Employee Communication - 29 April 2008
A husband and wife had been arguing all night and now weren't talking to each other. The husband was concerned; he needed to be awake at 4:30am to catch an important flight, and being a heavy sleeper, he usually relied on his wife to wake him. While his wife was in the bathroom, he wrote on a piece of paper: 'Wake me at 4:30am - I have a flight to catch'. He put the note on his wife's pillow, and then went to sleep.
When the husband woke up, he was startled to see it was 8:00am. Enraged that he'd missed his flight, he was about to give his wife a piece of his mind, when he spotted a hand-written note on his bedside cabinet. The note said: 'It's 4:30am - get up.'
That story highlights how we misconstrue communication. Communication isn't an event that occurs once you have your say. Communication is a two-way process where the aim should be for your message to be interpreted in the way it was intended.
To put communication in context, let's examine a typical relationship. A man can say "I love you" to his wife but the words alone are meaningless unless theyre accompanied by care and compassion, thoughtful surprises, hand-written cards, faith, support, romantic dinners, and many other actions which convey far more than "I love you" that he really does love her.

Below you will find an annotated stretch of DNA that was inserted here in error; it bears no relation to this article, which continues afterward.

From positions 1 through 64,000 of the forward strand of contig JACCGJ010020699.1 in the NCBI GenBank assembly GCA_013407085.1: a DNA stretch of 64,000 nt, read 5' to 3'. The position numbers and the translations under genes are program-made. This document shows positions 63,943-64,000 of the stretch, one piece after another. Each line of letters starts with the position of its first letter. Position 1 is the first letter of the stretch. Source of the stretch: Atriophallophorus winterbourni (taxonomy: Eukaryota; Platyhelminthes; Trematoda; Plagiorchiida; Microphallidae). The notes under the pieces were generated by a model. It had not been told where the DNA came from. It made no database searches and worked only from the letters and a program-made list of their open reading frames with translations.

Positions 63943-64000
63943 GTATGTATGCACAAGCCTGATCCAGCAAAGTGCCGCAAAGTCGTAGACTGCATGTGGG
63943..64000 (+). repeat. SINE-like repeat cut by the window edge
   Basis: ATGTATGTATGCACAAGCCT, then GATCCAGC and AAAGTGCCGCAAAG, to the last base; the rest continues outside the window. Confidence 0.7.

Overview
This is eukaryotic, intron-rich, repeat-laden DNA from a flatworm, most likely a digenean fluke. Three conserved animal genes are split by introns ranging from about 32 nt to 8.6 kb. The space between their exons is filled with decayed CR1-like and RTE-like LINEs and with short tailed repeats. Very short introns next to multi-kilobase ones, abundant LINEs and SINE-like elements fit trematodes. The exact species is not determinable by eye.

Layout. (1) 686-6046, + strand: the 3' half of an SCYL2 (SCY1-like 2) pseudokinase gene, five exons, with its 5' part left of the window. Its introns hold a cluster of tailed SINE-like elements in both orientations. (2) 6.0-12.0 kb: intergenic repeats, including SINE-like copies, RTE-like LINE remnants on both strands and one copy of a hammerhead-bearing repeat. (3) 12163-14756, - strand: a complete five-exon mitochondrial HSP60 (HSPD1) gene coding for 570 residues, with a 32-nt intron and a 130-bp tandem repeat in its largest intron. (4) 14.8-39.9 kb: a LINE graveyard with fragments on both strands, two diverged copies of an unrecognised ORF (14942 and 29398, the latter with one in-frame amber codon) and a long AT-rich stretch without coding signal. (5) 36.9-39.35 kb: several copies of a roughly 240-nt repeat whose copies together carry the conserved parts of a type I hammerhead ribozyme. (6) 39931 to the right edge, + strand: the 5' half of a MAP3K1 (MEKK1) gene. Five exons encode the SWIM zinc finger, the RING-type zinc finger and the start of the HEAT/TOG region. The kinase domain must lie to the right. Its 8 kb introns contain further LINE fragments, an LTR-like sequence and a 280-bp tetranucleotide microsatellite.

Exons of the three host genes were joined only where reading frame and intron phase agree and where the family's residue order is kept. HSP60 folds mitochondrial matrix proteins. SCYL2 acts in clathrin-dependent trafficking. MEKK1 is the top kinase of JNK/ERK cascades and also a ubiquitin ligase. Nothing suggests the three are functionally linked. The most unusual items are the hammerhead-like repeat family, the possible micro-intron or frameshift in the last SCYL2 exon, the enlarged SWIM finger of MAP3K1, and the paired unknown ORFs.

So what are the lessons for us at work? There are five:
- What you do communicates much more than what you say.
- The most important skill by far that a manager possesses is communication.
- Email isn't communication; it's just spam.
- Information isnt communication; it's just data.
- Speaking isn't even communication; it's just making noises with your mouth.
Listening is the most powerful method of communication we can use.
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